However, I believe it is a mistake to argue, as Dalvean does, that a successful computerised method of classifying “amateur” and “professional” poems into either one or the other could be extended to create a spectrum between the two, and thereby extrapolated out to automatically “rank” poetry in terms of its objective quality.
As a practicing poet, I know that beyond some of the “mistakes” that amateurs make in approaching poetry–such as using flowery, emotive, and abstract language–rating the quality of serious poets’ work is a highly subjective matter. Even some of our greatest critics cannot agree (though I suspect that any one of them could surely spot an amateur poem with at least an 80% degree of accuracy). So, while sifting out truly “amateur” poems may something we can teach a computer to do, we must take with a grain of salt the idea that machines will be “grading” our poems in a way that would match some kind of human consensus about quality anytime soon.
That said, by approaching computerised analysis of poetry for the sake of informing literary criticism, we may indeed make new discoveries. I recently conducted a simple analysis of more than 3,000 poems published in Poetry Magazine–arguably the most reputable American poetry magazine of our time. I used a computer to count and analyse the frequency of words. Comparing this to a similar analysis of poems accepted in the tenure of the most recent editor, Don Share, I was surprised to find that the same “kinds” of words showed up most frequently both in the historical and present-day analysis.
Some on social media incorrectly took this as a criticism, since these “poetry words” do seem, in isolation, like they are trying rather too hard to be poetic. In context, though, it was interesting to discover that such words only appear 11% of the time on average in any one poem. There is also a massive “long tail” (42%) of words that only get used once. This is interesting in light of Forsyth’s findings about the low overall diversity of word choice in successful poems. As a consequence, we might consider that these “poetry words” are like salt–the right amount enhances the meal, whereas too much almost certainly can ruin it.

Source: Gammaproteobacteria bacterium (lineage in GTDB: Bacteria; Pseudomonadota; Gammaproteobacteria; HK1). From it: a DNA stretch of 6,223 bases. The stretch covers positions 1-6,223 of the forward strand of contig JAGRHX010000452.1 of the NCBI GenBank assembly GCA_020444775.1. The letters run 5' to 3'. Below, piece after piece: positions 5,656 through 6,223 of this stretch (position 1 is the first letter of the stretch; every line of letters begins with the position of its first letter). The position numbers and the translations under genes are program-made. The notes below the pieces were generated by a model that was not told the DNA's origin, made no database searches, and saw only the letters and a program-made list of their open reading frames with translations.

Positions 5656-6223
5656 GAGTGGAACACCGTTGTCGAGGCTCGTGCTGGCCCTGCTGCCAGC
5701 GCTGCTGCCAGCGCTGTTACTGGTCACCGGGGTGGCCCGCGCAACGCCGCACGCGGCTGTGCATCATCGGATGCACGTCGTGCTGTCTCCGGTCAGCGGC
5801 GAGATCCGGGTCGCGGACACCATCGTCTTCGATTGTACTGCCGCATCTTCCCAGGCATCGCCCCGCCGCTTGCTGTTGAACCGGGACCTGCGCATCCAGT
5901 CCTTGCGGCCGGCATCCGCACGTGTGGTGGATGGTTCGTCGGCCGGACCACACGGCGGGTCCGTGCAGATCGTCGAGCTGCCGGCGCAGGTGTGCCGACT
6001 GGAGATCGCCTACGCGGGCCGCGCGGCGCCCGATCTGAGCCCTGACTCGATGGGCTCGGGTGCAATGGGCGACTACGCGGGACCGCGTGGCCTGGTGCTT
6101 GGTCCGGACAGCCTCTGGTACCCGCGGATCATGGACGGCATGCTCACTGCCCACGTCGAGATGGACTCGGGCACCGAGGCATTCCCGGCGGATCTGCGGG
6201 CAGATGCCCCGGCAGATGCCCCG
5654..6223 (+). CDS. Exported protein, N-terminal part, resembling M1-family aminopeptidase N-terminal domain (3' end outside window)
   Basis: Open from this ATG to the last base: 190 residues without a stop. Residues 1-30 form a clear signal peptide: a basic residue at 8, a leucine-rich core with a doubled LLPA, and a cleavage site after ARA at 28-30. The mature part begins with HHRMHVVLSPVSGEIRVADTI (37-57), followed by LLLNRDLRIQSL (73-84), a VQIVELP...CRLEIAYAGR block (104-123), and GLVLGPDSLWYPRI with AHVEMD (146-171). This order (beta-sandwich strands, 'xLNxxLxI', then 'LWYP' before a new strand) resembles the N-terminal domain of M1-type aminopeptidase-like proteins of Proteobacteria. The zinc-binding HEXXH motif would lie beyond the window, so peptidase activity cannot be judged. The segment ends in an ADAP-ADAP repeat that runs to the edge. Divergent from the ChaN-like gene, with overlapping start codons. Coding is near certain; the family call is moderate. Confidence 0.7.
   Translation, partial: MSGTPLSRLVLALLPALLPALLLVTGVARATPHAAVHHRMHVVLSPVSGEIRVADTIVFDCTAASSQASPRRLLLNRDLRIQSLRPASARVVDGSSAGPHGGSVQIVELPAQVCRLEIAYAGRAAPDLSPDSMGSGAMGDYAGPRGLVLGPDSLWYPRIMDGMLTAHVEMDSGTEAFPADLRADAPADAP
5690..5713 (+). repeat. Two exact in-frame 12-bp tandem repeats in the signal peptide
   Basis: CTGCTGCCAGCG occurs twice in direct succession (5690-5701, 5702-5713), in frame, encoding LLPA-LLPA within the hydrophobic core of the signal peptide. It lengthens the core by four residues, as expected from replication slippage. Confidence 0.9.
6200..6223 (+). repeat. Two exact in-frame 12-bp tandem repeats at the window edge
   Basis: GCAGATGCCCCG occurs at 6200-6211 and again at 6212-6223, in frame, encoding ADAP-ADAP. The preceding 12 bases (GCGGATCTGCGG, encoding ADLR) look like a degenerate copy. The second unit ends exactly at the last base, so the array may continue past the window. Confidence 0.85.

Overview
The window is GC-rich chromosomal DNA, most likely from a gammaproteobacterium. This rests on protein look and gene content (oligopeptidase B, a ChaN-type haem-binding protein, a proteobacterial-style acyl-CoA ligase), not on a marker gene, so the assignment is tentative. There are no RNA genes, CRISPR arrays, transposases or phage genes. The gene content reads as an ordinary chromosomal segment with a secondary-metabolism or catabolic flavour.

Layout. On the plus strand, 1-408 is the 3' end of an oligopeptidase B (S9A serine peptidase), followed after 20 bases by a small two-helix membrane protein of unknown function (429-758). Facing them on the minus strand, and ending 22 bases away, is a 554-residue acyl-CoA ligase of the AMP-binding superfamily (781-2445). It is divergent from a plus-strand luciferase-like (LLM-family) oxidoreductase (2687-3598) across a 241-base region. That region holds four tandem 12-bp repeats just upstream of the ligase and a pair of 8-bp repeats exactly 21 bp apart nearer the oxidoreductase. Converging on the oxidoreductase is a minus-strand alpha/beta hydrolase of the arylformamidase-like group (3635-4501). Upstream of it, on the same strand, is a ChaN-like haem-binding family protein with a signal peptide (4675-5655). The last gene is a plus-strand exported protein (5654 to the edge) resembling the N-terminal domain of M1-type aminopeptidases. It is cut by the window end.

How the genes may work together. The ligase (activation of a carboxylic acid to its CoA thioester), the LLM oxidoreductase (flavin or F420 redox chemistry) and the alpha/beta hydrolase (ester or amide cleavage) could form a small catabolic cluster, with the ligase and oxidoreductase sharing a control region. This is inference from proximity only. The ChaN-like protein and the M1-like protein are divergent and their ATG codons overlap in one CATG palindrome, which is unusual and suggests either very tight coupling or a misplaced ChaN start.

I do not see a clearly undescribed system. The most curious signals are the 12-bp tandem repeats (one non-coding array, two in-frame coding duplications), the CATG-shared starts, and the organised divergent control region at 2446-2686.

It may be that we poets have always been chasing after some element of the sublime (represented by these “poetry words”), but succeeding in doing so in contemporary poetry only to the extent that we can reinvent these timeless themes (aided, in part, by the “long tail” of non-repeating words). However, this is not something we would necessarily conclude on our own as readers of poetry.
This is because computers counting words are not reading for meaning. They highlight the similarities where a human reader sees the differences. Could it be that such non-human methods can therefore give insights into decidedly human phenomena, such as individual and collective subconscious preoccupations?
For now, one thing is clear–there is much still to be gained by applying analytical methods, aided by computers, to poetry. The key to supporting the poetry community with such findings is to interpret the results to the benefit of literary criticism, using machines to help us peek under the rocks that we might not otherwise inspect.
As computers become increasingly a part of the fabric of our lives, it can be tempting to try to keep them separate from the timeless tradition of language arts. Yet by embracing what is best about about computing in service to human experience, we have much to gain. A new breed of cyborg literary critics–human at the core, but enhanced by technology–may be able to tell us more about poetry now than ever.
Call me “RoboPoet”.